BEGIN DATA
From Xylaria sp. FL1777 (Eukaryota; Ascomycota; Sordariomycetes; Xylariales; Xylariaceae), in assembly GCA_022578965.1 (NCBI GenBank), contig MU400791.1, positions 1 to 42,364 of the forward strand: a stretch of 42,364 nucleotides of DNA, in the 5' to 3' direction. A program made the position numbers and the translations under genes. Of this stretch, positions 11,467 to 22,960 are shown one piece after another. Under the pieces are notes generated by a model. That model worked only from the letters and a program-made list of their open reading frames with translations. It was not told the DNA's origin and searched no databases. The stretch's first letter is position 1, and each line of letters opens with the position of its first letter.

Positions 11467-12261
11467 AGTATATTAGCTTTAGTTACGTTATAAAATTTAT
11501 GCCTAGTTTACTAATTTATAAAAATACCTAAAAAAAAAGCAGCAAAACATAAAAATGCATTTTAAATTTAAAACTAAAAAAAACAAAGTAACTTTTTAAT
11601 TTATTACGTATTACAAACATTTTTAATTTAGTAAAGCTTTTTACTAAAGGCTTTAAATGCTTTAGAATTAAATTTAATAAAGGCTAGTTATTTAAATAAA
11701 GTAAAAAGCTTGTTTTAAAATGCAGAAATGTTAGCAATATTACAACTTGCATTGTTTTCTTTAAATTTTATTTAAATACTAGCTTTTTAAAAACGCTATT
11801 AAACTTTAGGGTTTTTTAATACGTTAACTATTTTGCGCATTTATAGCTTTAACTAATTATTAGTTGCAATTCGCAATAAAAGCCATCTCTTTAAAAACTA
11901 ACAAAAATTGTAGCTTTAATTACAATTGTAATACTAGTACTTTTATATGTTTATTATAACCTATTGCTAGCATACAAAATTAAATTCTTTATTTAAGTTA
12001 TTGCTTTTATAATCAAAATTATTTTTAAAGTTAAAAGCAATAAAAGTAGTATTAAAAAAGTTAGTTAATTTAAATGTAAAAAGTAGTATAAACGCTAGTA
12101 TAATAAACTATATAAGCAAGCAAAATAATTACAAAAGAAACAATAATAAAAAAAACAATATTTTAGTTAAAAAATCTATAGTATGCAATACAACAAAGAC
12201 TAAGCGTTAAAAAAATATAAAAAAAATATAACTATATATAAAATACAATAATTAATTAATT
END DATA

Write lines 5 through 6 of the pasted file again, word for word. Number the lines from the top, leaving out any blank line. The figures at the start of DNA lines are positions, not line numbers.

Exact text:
11601 TTATTACGTATTACAAACATTTTTAATTTAGTAAAGCTTTTTACTAAAGGCTTTAAATGCTTTAGAATTAAATTTAATAAAGGCTAGTTATTTAAATAAA
11701 GTAAAAAGCTTGTTTTAAAATGCAGAAATGTTAGCAATATTACAACTTGCATTGTTTTCTTTAAATTTTATTTAAATACTAGCTTTTTAAAAACGCTATT